Mrs Daffodil’s Aide-memoire: Such psychic warnings pose a pretty problem to those who receive them: precisely how much weight should be given to portents of a dire nature? They are generally easy to dismiss as “hallucinations” or “imagination.” And, as Captain Bruce experienced, seers are often urged to refrain from describing visionary horrors for fear of upsetting the ladies. Mrs Daffodil has written before of a young lady who fortuitously broke off an engagement after her absent fiancee appeared three times in her photographs, standing behind her, holding a dagger in his upraised hand.  It was perhaps the mystic number three that decided her; a common numeral in heeded supernatural warnings. Captain Bruce, having been given only a single warning, (albeit an utterly grewsome one) could scarcely be blamed for not warning the young bride-to-be.

 

Mrs Daffodil invites you to join her on the curiously named “Face-book,” where you will find a feast of fashion hints, fads and fancies, and historical anecdotes

You may read about a sentimental succubus, a vengeful seamstress’s ghost, Victorian mourning gone horribly wrong, and, of course, Mrs Daffodil’s efficient tidying up after a distasteful decapitation in A Spot of Bother: Four Macabre Tales.

 

She Was To Have Been His Bride: 1820s

Mary's ghost a pathetic ballad BL

THE SCHOOLMASTER’S STORY.

The next evening was stormier than the other. In the afternoon the wind hauled into the east, and at nightfall it blew a gale. The rain dashed in fierce gusts against the windows.

“A terrible night on the coast,” said my uncle, as he took his accustomed seat before the glowing hickory fire. “I’d rather be here than tossing about the bay to-night.”

“Yes, or five miles east of High Pound Light,” said Stephen Ford, who was a Truro man.

“Hear the wind roar in the chimney,” said the children.

The schoolmaster was reading by the lamp-stand. But Mary Horton, and I suspect Aunt Sarah also, had not forgotten his promise of a story. So while it was yet early in the evening, the children were, by various inducements, inveigled into retiring; and as soon as they were out of the way, Mary reminded him of his narrative. As all joined with her, he was easily persuaded to lay aside his book and entertain us.

I hardly know, he began, if I ought to divulge a circumstance of so strange and terrible a character; yet as it happened long ago, and the principal parties, none of whom were ever known in this part of the country, are now dead, I think that by altering names and other particulars, I may with propriety do so. We are bound to contribute as much of individual experience as we can (he added, smiling at his own preciseness) to the general stock of information.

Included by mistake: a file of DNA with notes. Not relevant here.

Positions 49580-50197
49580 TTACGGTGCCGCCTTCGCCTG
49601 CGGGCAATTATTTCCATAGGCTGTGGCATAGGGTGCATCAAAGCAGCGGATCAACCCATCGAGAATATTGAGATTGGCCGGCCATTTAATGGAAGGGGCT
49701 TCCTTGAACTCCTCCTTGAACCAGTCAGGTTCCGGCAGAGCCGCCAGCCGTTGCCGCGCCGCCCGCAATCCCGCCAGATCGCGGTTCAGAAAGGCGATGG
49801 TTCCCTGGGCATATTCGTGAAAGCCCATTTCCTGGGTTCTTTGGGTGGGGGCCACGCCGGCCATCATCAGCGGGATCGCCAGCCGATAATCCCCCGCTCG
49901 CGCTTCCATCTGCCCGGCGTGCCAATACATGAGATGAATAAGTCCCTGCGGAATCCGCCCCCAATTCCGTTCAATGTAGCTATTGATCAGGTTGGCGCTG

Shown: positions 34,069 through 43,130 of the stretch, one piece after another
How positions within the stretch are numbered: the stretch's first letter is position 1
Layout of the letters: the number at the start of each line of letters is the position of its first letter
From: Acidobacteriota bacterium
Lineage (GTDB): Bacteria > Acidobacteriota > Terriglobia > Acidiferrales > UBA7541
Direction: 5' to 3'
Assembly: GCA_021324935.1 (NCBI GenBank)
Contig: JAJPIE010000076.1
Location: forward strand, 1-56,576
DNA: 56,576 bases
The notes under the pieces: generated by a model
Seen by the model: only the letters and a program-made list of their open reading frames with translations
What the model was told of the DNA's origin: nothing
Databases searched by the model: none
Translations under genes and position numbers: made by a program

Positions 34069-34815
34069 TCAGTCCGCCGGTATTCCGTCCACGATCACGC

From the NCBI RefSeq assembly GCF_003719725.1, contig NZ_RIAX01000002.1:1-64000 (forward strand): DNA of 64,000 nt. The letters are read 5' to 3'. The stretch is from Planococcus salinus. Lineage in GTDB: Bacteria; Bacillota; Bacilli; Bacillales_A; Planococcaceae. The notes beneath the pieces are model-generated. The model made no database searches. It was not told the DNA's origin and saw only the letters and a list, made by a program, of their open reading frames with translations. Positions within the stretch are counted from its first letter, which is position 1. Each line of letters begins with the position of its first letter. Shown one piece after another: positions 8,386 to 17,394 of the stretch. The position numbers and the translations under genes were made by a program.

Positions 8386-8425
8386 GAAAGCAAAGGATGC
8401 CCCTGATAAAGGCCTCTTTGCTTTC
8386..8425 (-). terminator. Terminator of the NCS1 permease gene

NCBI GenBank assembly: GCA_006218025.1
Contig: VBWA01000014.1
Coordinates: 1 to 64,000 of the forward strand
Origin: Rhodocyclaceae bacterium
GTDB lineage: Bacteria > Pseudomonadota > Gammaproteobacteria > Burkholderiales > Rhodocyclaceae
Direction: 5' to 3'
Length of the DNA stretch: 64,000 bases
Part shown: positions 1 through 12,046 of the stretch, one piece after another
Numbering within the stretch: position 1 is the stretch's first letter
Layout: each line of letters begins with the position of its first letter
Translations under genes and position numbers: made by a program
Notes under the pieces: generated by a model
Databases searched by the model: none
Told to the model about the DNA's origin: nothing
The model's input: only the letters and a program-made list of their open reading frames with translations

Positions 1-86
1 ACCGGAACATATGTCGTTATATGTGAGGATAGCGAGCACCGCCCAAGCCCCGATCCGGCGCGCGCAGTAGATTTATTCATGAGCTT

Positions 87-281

Among the students at the college where I received my education, was one towards whom I very early learned to cherish those sentiments which ripen under the lapse of time into the most endearing friendship. William Alison was then a young man in the bloom and promise of life. Delicate and slender in person, yet with a form of masculine mould; in his manners lofty and gentle; alive to all impulses; his graceful forehead just saddened with the paleness of thought; his conversation open and various; he was to my mind the realization of my ideal of a student. It was my pride to make him my friend; and I felt more joy in knowing that we were looked upon by our fellow students as inseparable companions, than in gaining the highest honors of the university.

In the third year after our friendship, Alison was compelled, in consequence of some cause which I have now forgotten, to remain for nearly a term at his home, which was in __ington, about sixty miles from the town where the college was situated. During this time he informed me, in the frankness of youthful correspondence, of an attachment he had conceived for a certain young lady in the neighborhood, and his happiness in believing his affection returned. The young lady’s name he did not mention, though from sundry sonnets he inclosed me, I suspected it must be Ellen, and gathered also that there was some obstacle in the way of their wishes, which they almost despaired of ever being able to remove. When he returned to the university in the term after the summer vacation, I found a marked difference in the character of his hopes and purposes. The whole bent of his existence was changed. Before, he had been the indefatigable student, the example of his class and the pride of our professors and tutors. No labors had been too hard for him, nor was there any department of science or literature into which his mind did not seem to burst with such an eagerness it was as if there had been a latent affinity between his spirit and knowledge. Now, he was another creature. Books for him had lost their charm. He delighted to muse alone, and it was with difficulty I could persuade him into our old topics of talk, in our customary walks and conversations. On one subject only would he willingly dilate—the perfections of the aforesaid Ellen, of whom, for my own part, since by his painting she appeared to be such a miracle as could by no possibility exist in the world, I grew somewhat tired of hearing.

As I might judge from his portraiture, she was a rather slight girl of seventeen or eighteen, with blue eyes and light hair, and a disposition inclining more to tenderness than to gaiety. I imaged to myself, through his descriptions, a creature susceptible to poetic influences as well as to the grosser developments of manly strength; one like Coleridge’s Genevieve, who loves her poet best when he sings to her

“The songs that make her grieve.”